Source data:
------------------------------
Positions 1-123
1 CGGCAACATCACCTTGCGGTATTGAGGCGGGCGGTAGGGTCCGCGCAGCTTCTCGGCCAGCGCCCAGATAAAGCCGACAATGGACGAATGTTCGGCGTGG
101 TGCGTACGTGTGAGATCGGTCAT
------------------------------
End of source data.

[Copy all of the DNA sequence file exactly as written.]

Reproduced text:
Positions 1-123
1 CGGCAACATCACCTTGCGGTATTGAGGCGGGCGGTAGGGTCCGCGCAGCTTCTCGGCCAGCGCCCAGATAAAGCCGACAATGGACGAATGTTCGGCGTGG
101 TGCGTACGTGTGAGATCGGTCAT